John Colombini, BLESSED, founder of the Congregation of Jesuati; b. at Siena, Upper Italy, about 1300; d. on the way to Acquapendente, July 31, 1367. There was nothing in his early life to indicate the presence in his character of any unusual seeds of holiness. Belonging to an old patrician family, he devoted himself, like thousands of his class in Italy, to commerce, swelled his already substantial fortune, and rose to a position of great prominence and influence among his fellow-citizens, who on several occasions elected him gonfalonier. Fortunate in his marriage, of which two children—Peter and Angela—were the fruit, his private life was marred by his avarice, his ambition, and his proneness to anger. One day, while still suffering under a sense of mortification after one of his passion-ate outbursts occasioned by a petty domestic disappointment, he chanced to take up a biography of St. Mary of Egypt, whose later life had been as conspicuous for penance as her earlier had been for sin. The perusal of this narrative brought a new light into his life; henceforth ambition and anger gave way to an almost incredible humility and meekness. The great transformation of his life extended to his business affairs, and excited in the purely mercenary-minded a ridicule easy to understand. Heedless, however, of raillery, he did not rest content with selling cheaper than any other merchant, but persisted in paying more for his purchases than the sum demanded. With the consent of his wife he soon abandoned his former patrician associates, visited hospitals, tended the sick, and made large donations to the poor. Then, casting aside the clothes usual to his station, he assumed the garments of the most indigent, and, having fallen ill and believing himself treated with too much delicacy at home, deserted his luxurious house for the ordinary ward of a poor hospital. His relations urged him to return, and finally elicited his consent on the condition that thenceforth he would be given only the coarser forms of nourishment. Nursed back to health, he insisted on making his house the refuge of the needy and the suffering, washing their feet with his own hands, dispensing to them bodily and spiritual comfort, leaving nothing undone that the spirit of charity could suggest. Among the wonders recorded to have taken place in this abode of Christian mercy was the miraculous disappearance of a leper, leaving the room permeated with an indescribable fragrance.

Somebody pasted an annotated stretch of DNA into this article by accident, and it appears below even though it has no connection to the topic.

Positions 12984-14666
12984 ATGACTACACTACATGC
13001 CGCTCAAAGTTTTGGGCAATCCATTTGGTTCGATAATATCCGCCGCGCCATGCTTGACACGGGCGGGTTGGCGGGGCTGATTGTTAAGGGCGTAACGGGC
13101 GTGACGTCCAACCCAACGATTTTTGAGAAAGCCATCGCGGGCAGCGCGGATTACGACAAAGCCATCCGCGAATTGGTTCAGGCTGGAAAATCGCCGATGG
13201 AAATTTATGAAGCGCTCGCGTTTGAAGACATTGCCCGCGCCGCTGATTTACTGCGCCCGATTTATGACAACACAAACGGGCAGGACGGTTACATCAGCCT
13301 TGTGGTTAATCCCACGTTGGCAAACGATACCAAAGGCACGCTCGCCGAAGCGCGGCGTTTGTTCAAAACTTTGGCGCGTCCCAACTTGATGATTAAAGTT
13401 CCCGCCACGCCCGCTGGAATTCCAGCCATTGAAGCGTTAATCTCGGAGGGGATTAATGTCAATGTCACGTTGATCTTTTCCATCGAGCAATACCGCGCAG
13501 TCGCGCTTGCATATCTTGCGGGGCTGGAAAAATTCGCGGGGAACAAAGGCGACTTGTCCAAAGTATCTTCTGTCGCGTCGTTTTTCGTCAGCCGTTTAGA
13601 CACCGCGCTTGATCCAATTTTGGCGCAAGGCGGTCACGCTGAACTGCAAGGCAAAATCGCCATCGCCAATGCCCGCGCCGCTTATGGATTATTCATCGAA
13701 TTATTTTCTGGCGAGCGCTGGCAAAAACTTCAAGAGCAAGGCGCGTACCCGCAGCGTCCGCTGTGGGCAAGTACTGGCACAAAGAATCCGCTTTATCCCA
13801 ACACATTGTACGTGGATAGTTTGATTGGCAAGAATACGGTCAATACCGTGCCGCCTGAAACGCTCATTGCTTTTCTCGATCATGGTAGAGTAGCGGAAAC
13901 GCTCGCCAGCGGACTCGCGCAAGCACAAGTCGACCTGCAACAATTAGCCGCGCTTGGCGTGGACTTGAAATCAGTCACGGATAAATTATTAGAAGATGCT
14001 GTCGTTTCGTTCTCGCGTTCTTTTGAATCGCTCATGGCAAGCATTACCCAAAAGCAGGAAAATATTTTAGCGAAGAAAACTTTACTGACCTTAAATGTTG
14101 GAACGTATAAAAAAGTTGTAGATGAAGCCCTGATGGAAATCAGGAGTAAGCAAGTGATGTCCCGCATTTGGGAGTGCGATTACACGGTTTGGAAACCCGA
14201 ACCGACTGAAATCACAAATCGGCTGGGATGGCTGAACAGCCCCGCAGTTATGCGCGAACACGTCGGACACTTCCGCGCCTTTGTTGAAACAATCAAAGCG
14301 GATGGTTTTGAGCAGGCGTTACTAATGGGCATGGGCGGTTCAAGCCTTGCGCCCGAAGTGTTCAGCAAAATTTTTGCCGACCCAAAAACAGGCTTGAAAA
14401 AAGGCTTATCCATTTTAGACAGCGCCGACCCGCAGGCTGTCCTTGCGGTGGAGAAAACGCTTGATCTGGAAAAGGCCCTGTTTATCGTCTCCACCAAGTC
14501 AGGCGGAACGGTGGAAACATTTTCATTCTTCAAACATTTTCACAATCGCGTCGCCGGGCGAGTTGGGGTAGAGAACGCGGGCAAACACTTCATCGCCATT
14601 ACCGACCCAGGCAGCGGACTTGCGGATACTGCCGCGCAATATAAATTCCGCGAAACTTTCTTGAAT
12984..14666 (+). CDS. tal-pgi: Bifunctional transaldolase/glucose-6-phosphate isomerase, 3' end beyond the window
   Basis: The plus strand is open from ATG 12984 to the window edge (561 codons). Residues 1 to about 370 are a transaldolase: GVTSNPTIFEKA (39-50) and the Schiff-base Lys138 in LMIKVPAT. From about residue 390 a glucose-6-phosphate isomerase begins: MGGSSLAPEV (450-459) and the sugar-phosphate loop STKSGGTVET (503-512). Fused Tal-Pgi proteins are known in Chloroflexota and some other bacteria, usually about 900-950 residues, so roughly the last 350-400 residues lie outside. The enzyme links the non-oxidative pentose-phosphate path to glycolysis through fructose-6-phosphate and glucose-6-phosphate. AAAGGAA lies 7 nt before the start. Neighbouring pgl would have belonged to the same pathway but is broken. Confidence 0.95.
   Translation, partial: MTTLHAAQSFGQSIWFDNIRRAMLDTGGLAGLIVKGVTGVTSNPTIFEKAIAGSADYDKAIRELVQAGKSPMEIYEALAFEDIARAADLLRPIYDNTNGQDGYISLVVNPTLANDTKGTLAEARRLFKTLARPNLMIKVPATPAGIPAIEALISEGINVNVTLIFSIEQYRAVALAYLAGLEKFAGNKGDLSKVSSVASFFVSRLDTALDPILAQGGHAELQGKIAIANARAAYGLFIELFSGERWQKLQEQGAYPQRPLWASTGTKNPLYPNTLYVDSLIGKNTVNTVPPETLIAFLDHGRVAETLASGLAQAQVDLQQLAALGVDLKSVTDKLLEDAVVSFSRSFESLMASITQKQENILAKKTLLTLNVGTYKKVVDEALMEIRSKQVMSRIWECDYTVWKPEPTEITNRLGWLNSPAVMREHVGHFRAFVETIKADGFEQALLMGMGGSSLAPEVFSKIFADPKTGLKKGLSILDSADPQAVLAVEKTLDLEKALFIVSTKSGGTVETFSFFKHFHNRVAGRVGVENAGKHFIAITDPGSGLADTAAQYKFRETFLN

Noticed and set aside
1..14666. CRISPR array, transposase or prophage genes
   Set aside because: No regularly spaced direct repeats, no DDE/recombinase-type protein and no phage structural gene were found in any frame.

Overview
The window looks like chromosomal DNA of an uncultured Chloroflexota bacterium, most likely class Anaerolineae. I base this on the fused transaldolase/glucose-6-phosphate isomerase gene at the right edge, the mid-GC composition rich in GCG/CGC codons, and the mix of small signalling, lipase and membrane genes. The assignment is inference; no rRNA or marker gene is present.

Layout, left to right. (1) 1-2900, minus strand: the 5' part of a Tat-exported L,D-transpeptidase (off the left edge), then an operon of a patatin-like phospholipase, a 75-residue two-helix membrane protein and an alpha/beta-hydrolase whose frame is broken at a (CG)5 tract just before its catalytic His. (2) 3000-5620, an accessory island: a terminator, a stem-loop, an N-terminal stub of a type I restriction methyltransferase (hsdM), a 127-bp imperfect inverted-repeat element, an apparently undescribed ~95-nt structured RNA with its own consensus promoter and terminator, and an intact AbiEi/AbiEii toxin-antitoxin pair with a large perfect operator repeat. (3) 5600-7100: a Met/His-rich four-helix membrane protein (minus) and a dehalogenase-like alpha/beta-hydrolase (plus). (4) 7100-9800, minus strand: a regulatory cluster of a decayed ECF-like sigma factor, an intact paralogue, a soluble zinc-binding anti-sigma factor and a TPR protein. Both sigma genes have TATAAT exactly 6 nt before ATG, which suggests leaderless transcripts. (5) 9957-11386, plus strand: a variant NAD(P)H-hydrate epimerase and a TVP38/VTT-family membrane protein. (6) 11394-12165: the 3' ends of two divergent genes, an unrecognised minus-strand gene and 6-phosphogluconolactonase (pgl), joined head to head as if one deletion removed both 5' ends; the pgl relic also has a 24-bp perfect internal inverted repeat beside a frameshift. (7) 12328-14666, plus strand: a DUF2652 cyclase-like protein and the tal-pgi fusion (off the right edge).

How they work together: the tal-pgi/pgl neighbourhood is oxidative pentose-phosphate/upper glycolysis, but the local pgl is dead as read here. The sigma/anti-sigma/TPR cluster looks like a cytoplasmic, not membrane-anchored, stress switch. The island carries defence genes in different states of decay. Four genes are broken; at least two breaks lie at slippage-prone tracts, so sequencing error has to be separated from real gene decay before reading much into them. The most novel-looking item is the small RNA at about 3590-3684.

It required eight years to render his wife reconciled to the extraordinary philanthropy of her husband. His son having meanwhile died and his daughter taken the veil, Colombini with the approval of his wife, on whom he first settled a life-annuity, divided his fortune into three parts: the first went to endow a hospital, the second and third to two cloisters. Together with his old friend Francisco Mini, who had been associated with him in all his charitable labors, Colombini lived henceforward a life of apostolic poverty, begged for his daily bread, and esteemed it a favor to be allowed to wait on the sick poor, while in public and in their dwellings he stimulated the people to penance. He was soon joined by three of the Piccolomini and by members of other patrician families, who likewise distributed all their goods among the poor. Alarmed at these occurrences, many of the Sienese now raised an outcry, complaining that Colombini was inciting all the most promising young men of the city to “folly”, and succeeded in procuring his banishment. Accompanied by twenty-five companions, Colombini left his native city without a protest and visited in succession Arezzo, Citta di Castello, Pisa and many other Tuscan cities, making numerous conversions, reconciling sundered friends, and effecting the return of much property to its rightful owners. An epidemic which broke out at Siena shortly after his departure, was generally regarded as a heavenly chastisement for his banishment, and there was a universal clamor for his recall. Regardless alike of derision and insult, he resumed on his return his former charitable occupations, in his humility rejoicing to perform the most menial services at houses where he had once been an honored guest.